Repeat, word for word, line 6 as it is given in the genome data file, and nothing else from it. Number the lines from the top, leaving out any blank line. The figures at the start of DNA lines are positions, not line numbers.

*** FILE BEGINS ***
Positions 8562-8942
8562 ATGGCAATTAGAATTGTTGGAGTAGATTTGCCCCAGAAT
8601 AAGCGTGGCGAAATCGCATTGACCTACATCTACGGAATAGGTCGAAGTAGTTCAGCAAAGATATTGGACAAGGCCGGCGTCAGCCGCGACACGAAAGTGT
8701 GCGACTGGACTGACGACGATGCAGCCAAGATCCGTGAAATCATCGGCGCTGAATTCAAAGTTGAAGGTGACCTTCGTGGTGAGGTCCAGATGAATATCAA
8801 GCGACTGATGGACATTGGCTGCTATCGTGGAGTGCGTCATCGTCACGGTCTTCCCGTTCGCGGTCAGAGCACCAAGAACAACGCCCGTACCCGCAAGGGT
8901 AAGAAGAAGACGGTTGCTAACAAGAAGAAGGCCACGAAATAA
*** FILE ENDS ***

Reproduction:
8901 AAGAAGAAGACGGTTGCTAACAAGAAGAAGGCCACGAAATAA